Shooting the Moon: Space Technology, Earthbound Nature, and the New Left During the Vietnam War - Neil MaherSunday, February 11, 2018 - 4:00pm to 5:30pm
Neil Maher’s lecture will examine the shared history of the space race to the moon and the Vietnam War during the 1960s and 1970s. He will begin by describing NASA’s history, often hidden from public view, of developing space technologies for use in the war in Southeast Asia. He will then highlight opposition to such efforts by anti-war activists from the New Left who protested on college campuses across the United States. He will conclude by analyzing how such opposition forced NASA to scrap its space technology developed for the war and begin developing alternative space technologies that would aid developing countries across Southeast Asia.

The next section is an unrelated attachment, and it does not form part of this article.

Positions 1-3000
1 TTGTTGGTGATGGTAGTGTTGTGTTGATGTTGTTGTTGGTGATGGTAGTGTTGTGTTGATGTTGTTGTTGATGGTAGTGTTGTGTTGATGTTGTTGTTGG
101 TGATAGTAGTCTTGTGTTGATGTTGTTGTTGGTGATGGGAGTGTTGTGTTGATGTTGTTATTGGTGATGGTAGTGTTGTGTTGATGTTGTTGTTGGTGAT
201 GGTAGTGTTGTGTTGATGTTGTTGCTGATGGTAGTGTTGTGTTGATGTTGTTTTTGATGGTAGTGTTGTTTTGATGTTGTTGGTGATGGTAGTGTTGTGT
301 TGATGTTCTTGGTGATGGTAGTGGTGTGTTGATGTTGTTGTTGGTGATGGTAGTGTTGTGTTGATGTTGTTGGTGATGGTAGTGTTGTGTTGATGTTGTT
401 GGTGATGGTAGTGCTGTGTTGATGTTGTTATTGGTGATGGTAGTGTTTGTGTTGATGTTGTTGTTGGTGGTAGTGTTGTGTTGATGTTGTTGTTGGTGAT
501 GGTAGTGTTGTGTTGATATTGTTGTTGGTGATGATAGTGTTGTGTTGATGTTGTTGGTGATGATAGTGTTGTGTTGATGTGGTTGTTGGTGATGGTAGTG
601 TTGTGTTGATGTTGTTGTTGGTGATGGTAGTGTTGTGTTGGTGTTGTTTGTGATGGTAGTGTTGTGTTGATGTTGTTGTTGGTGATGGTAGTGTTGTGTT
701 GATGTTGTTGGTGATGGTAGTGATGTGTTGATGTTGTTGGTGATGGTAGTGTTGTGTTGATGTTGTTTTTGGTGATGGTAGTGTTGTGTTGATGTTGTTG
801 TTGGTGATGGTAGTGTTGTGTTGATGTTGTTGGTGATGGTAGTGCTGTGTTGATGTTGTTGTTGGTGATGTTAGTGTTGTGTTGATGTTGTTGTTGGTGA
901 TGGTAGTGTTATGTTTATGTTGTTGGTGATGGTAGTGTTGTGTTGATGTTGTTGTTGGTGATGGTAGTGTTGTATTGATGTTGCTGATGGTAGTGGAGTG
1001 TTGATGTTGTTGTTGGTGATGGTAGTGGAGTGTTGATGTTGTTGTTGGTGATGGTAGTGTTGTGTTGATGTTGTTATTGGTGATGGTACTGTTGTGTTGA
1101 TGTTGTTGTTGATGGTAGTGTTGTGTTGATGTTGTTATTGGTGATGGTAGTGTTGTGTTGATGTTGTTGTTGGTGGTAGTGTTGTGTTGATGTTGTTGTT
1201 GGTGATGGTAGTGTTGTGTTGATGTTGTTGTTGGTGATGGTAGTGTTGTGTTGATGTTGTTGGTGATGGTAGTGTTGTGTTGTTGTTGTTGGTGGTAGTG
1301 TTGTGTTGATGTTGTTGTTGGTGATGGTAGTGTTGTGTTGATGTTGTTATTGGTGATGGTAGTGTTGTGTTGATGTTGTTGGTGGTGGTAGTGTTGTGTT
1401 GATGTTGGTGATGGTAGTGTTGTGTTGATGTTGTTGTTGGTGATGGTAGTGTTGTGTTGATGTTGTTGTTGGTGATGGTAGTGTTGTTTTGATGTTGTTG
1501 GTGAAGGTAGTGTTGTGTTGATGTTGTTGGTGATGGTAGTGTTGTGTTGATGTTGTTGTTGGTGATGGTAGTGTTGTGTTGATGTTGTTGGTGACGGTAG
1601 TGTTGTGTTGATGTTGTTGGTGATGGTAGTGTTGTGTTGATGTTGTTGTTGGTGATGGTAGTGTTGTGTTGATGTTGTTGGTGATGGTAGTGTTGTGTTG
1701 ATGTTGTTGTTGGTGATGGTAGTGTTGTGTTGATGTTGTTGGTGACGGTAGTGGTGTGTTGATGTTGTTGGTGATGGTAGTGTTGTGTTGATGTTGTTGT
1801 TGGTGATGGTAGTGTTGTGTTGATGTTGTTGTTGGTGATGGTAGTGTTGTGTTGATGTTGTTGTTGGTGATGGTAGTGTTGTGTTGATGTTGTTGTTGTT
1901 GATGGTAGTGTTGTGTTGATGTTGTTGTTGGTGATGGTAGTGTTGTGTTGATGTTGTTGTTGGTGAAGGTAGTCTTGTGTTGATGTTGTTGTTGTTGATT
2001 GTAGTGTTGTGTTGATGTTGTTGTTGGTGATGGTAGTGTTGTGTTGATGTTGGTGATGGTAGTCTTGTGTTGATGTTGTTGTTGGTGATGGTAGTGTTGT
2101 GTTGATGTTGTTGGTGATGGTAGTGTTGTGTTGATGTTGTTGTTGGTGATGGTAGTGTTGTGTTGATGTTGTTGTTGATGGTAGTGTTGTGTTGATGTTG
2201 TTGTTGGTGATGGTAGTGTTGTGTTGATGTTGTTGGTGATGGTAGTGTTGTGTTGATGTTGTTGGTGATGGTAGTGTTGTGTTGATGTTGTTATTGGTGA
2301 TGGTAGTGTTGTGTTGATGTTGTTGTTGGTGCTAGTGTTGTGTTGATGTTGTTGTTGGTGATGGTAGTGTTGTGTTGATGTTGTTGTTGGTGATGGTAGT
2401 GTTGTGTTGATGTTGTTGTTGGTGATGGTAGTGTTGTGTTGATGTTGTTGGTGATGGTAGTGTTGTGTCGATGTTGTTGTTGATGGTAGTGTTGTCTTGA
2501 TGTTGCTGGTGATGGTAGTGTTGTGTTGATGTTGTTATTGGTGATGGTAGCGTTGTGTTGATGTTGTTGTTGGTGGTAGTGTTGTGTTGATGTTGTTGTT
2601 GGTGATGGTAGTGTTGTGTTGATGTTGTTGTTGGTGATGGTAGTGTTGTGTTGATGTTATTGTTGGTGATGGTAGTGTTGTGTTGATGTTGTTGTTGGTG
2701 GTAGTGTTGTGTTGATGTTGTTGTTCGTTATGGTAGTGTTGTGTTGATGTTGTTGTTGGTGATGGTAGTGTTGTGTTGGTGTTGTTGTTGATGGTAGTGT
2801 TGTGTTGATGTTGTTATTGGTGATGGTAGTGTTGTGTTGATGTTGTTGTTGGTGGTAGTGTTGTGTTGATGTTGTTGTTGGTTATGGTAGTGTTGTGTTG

Neil M. Maher is an associate professor of history in the Federated History Department at the New Jersey Institute of Technology and Rutgers University, Newark, where he teaches environmental and political history on the undergraduate and graduate levels. After graduating from Dartmouth College in 1986, Maher received his Ph.D. from New York University in 2001. In March 2017 he published his second book, Apollo in the Age of Aquarius (Harvard University Press). His first book, Nature’s New Deal: The Civilian Conservation Corps and the Roots of the American Environmental Movement (Oxford University Press, 2008), received the Charles A. Weyerhaeuser Book Award in 2009 for the best monograph in conservation history. He has been invited to give public lectures at institutions including the Smithsonian Institution's National Air and Space Museum. See registration link for more details.
Location: Wilton Library
Lecture sponsor: Janice and Michael Hess
Moderator: Max Gabrielson